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Hualin International Journal of Buddhist Studies 3.2 (2020): 129–161; https://dx.doi.org/10.15239/hijbs.03.02.07
(This article belongs to the Special Issue Buddhism and Technology, and Epigraphy)
A Virtuoso Nun in the North: Situating the Earliest-Known Dated Biography of a Buddhist Nun in East Asia
University of Winnipeg
Abstract: This paper introduces and critically discusses the earliest dated biography of an East Asian Buddhist nun that is known to us, and also provides a complete annotated translation of said biography. The text in question is the entombed biography and eulogy (muzhiming 墓誌銘) of a Buddhist nun whose name was Shi Sengzhi 釋僧芝 (d. 516 CE). Sengzhi held high positions at the court of the Northern Wei 北魏 (386–534 CE) and on her death was given an imperial burial that included the commissioning of an entombed biography. That biography is the only source that attests to Sengzhi’s life and it tells the rare story of how Sengzhi modelled a new form womanhood on the rise in her time: An elite Buddhist womanhood which was renunciatory but not eremitic. By analyzing Sengzhi’s life and works, the paper argues that the study of entombed biography sufficiently challenges prior understandings of Buddhist renunciation for women by locating and historically contextualizing the precise moment of the earliest attestation of Buddhist nuns in China.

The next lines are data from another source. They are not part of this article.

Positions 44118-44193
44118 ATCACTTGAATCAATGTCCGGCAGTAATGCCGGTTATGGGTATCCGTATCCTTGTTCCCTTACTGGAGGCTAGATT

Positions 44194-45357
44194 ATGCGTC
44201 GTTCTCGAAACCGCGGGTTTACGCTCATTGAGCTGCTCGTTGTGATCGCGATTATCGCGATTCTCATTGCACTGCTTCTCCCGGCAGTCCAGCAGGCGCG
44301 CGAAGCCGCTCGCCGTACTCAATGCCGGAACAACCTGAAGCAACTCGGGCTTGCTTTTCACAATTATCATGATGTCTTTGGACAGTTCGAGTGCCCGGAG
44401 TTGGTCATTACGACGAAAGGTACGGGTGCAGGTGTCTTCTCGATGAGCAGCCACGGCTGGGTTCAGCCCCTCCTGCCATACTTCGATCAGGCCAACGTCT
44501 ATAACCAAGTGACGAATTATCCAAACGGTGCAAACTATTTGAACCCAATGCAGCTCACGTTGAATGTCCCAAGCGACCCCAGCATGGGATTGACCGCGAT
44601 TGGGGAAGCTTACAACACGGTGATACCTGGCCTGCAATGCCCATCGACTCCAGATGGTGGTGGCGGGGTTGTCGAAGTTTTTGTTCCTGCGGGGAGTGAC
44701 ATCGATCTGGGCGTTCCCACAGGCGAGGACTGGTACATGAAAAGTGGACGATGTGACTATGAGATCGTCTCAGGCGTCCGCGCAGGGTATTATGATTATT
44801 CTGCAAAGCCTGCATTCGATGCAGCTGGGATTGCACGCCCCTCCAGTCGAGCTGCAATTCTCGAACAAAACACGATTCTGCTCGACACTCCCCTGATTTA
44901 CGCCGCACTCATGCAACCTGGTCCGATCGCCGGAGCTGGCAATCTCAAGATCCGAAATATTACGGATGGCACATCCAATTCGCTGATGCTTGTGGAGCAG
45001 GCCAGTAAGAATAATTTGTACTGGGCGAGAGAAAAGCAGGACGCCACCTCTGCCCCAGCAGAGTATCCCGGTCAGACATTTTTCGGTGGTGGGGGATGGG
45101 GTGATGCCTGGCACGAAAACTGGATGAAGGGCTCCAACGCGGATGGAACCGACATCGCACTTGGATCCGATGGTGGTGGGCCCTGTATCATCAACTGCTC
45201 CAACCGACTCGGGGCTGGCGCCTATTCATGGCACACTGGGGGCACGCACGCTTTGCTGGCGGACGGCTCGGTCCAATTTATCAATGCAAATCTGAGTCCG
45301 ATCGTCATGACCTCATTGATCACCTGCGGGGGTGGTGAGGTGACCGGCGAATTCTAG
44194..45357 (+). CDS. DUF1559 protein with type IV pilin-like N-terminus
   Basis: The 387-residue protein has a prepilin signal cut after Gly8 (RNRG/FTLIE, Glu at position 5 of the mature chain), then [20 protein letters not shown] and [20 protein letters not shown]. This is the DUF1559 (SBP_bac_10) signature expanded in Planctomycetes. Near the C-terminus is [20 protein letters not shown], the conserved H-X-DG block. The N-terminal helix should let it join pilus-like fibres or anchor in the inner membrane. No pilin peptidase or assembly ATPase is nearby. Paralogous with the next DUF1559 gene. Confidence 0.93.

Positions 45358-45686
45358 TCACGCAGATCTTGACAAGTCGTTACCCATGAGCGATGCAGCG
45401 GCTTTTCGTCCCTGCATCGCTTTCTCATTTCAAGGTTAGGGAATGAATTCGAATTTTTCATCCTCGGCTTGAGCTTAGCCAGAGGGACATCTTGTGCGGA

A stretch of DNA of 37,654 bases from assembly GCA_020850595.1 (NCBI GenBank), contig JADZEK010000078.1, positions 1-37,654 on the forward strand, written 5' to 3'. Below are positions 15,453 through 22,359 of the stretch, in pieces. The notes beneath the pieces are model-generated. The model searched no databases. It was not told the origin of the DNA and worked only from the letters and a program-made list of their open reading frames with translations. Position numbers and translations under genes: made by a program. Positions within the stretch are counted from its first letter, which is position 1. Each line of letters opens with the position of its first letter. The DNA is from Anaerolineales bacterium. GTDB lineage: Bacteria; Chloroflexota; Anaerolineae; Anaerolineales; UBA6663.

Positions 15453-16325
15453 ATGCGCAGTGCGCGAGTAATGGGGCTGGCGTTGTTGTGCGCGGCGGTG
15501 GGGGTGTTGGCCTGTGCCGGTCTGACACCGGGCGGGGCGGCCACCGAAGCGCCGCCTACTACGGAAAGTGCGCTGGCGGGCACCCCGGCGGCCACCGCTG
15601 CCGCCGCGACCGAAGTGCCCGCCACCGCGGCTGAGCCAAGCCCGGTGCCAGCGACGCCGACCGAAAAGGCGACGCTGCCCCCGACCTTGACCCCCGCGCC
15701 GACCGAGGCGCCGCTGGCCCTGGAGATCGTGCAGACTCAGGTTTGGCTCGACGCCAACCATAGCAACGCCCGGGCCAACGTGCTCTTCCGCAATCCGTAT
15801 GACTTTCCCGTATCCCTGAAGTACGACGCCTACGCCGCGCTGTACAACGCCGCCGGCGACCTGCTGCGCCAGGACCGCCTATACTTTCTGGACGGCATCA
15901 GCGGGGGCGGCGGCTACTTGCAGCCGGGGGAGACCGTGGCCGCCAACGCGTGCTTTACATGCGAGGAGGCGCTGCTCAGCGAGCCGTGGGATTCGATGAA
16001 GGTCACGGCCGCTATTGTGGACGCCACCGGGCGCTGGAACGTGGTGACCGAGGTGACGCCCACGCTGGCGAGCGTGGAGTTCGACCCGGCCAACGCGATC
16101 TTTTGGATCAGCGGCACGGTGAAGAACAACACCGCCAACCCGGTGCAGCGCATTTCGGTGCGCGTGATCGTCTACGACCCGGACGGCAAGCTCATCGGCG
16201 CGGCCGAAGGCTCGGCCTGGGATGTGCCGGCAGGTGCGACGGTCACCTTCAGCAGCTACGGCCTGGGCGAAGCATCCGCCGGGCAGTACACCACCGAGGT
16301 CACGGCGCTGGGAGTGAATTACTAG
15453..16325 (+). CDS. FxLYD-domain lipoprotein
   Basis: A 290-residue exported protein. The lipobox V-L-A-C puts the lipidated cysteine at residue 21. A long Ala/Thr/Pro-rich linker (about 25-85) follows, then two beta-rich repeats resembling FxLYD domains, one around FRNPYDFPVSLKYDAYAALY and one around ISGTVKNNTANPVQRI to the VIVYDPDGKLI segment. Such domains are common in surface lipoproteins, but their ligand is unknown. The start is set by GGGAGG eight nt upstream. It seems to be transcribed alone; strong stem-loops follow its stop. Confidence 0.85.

Keywords: Northern Wei, entombed biography, renunciation, Medieval China
About the Author: Stephanie Balkwill is an Assistant Professor of Religion and Culture and East Asian Languages and Cultures at the University of Winnipeg. Her work focuses on the social, literary, and political lives of Buddhist women who lived in China between the fourth and sixth centuries. She is currently working on a book-length study of the life and times of Northern Wei Empress Dowager Ling (d. 528), a number of smaller projects on the Buddhist idea of female-to-male sex change in Chinese Buddhist texts, and a co-edited volume entitled ‘Buddhism and Statecraft in East Asia’.
Dr. Balkwill completed her Ph.D. in Buddhist Studies and Chinese Religions at McMaster University where she also earned a graduate diploma in Gender Studies and Feminist Research. She has been a fellow at the Center for Chinese Studies at the National Central Library of Taiwan, an advanced researcher in the Department of Philosophy at Peking University, a Robert H. N. Ho Family Foundation in Buddhist Studies Doctoral Fellow, and a postdoctoral fellow in the Society of Fellows at the University of Southern California. Her research has also been supported by the Social Sciences and Humanities Research Council of Canada, the American Council of Learned Societies and the Chiang-ching Kuo Foundation for International Scholarly exchange.
This is an open access article distributed under the Creative Commons Attribution License which permits unrestricted use, distribution, and reproduction in any medium, provided the original work is properly cited.